So you are using SQL Server, and you have a field that needs to be encrypted with SQL Server encryption, and you are wondering how to handle this in the entity framework. Unfortunately the news is not good. If you are like me you figured you where using Microsoft’s database and Microsoft’s data access framework, so surely there are just a couple of properties that you set and it handles the encryption and decryption. I was wrong, and I have not found any easy answers to this issue. I will go over a couple examples of how to handle this. I will assume that to encrypt your field you used a symmetric key that is encrypted with a certificate.
Method 1 – Use A View And Stored Procedures
The first method is to use a view and stored procedures to have the entity framework access the data. The first step is to create the view that will be used to access the data, this view will need to decrypt the encrypted fields. In a view you cannot use the OPEN SYMMETRIC KEY statement. So instead you will want to use the DecryptByKeyAutoCert method to decrypt the data. Here a SQL statement that creates a view like this:
CREATE VIEW [dbo].[SampleDecryptView] AS SELECT Field1, convert(varchar(250), DecryptByKeyAutoCert(CERT_ID('certificatename'), NULL, EncryptedField)) AS EncryptedField FROM TestTable GO
Now that you have your view created you need to add it to the Entity Framework model. There are a number of steps that you have to take to get the view working correctly in the entity framework, especially if you want it to have associations. You can find instructions for how to do this over at the Mehroz’s Experiments blog. However, before you decided to go this route, look at all the steps that are required, and make sure to notice one of his the final comments:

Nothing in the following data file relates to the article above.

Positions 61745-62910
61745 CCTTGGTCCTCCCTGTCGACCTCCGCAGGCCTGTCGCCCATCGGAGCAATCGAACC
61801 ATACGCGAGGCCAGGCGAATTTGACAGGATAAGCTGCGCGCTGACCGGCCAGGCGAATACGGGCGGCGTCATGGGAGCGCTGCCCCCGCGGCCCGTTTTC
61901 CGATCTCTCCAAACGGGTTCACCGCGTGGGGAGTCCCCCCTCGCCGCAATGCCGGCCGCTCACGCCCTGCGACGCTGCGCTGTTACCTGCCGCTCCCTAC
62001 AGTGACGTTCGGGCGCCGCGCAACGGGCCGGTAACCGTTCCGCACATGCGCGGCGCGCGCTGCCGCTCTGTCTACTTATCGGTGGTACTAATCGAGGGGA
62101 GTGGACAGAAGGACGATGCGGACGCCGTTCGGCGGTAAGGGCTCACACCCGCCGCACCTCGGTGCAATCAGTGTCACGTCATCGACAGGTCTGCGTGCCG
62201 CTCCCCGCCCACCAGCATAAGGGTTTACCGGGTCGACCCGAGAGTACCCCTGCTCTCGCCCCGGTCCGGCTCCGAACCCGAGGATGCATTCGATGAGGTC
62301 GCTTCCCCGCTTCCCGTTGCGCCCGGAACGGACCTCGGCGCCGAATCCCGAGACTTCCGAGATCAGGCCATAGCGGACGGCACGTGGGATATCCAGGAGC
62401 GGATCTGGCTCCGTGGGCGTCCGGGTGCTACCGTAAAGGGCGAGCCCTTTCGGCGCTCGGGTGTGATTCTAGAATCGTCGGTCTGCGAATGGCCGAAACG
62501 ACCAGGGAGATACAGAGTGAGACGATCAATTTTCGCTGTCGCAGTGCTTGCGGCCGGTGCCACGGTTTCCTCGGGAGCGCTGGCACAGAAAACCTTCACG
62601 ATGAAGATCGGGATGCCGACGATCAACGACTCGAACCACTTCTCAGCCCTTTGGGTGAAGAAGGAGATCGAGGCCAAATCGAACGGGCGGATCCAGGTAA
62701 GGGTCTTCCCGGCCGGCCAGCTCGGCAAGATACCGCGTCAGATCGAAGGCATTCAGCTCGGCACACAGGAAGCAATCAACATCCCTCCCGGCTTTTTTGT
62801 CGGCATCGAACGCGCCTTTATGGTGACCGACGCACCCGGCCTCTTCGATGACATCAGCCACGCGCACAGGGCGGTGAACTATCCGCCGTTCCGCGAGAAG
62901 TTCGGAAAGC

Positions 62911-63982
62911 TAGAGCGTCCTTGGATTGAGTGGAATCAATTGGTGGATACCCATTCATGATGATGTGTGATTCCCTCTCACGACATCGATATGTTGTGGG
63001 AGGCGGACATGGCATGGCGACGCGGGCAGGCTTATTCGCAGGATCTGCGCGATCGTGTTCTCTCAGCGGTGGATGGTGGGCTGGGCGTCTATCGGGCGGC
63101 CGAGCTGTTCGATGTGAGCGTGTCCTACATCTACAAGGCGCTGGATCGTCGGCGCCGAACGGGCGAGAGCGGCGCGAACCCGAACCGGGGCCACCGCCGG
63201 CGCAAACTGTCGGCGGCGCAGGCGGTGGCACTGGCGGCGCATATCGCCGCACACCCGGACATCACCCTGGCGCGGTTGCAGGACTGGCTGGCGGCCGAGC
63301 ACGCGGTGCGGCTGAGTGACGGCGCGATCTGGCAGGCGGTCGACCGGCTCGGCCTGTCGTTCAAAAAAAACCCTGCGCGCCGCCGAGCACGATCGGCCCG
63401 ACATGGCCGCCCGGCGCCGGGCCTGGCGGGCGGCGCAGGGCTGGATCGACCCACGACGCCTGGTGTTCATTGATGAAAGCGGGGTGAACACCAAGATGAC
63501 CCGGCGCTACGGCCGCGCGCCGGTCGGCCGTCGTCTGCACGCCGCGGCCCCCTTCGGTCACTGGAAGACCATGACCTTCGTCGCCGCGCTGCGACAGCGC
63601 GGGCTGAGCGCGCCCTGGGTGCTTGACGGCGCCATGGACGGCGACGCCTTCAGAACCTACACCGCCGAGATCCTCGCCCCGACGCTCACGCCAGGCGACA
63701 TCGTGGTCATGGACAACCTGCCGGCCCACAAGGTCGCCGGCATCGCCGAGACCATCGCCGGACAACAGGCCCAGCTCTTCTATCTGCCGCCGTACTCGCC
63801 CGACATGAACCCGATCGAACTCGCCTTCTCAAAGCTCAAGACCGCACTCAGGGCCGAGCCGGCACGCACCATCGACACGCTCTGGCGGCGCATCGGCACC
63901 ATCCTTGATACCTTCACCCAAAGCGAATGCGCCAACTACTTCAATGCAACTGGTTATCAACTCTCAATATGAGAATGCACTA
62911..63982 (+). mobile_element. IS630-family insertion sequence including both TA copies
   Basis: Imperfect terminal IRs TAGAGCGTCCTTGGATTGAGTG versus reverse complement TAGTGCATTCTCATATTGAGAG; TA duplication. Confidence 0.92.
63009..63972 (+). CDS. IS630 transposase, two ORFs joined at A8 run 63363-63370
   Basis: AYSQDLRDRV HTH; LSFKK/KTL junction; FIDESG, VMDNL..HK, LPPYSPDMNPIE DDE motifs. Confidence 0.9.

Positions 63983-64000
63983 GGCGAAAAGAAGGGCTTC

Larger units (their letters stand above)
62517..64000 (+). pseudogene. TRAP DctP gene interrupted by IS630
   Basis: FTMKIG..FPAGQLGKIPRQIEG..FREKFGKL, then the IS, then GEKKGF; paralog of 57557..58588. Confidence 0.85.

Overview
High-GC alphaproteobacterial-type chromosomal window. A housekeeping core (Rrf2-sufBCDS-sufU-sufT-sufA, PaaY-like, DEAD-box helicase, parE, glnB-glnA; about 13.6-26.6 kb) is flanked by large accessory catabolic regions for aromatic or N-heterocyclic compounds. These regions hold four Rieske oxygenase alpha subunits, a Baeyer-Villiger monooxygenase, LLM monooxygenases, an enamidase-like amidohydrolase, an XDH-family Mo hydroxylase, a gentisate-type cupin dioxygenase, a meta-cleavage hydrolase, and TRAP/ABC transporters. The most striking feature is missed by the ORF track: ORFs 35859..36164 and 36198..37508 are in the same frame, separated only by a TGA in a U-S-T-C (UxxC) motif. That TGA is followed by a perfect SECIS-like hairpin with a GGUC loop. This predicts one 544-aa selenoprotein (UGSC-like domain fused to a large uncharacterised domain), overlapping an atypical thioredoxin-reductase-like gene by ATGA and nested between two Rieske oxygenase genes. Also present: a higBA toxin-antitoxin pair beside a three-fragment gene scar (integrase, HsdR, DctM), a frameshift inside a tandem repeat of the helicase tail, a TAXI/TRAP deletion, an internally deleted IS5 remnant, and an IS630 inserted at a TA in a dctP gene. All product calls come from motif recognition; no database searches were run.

Note that anytime you update the model from database, it will reset the SSDL and we will manually need to redo all the steps (related to storage model) as described above.
That’s right, every time you update the model, you have to redo a lot of these changes. For me this was a deal killer, because the our projects are constantly growing, and we are constantly adding new tables.
Using Stored Procedures
You can map stored procedures to a entity in in the entity framework. It allows you to specify stored procedures that will be used for update, insert, and delete operations. So you just write the update and insert stored procedures so that they encrypt the data before saving it to the table. Then to get the data out, you can map a stored procedure to the entity as a function. This stored procedure can decrypt the data.
The issue I had with this model retrieving records. If you use the function that you created it works great, because the stored procedure will decrypt the field. But what if you are access the entity from another entity by a association. At that point, it is not going to use the stored procedure and your data is not going to be decrypted.
Adding A Function
To be honest I don’t see how this solution solves the problem, I will include it for completeness. On the SafNet blog, Stephen Fuqua describes how to create a custom function in the Entity framework. This seems to work find for inserts and updates, but I don’t see how it solved the issue of retrieving the data from the database. But I might just be missing something.
Revert Back To ADO.Net
Unfortunately this is the path that I ended up taking. The entity framework handled this scenario to awkwardly for me, and I decided the best path was to just use plain ADO.Net for this object. I was disappointed with this, because I was really hoping to have all data access go through the entity framework.
I have tried to do a lot of searching on this to make sure I did not miss something, but if you notice something I missed please let me know. I am hoping the Entity Framework 4.0 will have a better solution for this, but so far I have not had a chance to test it.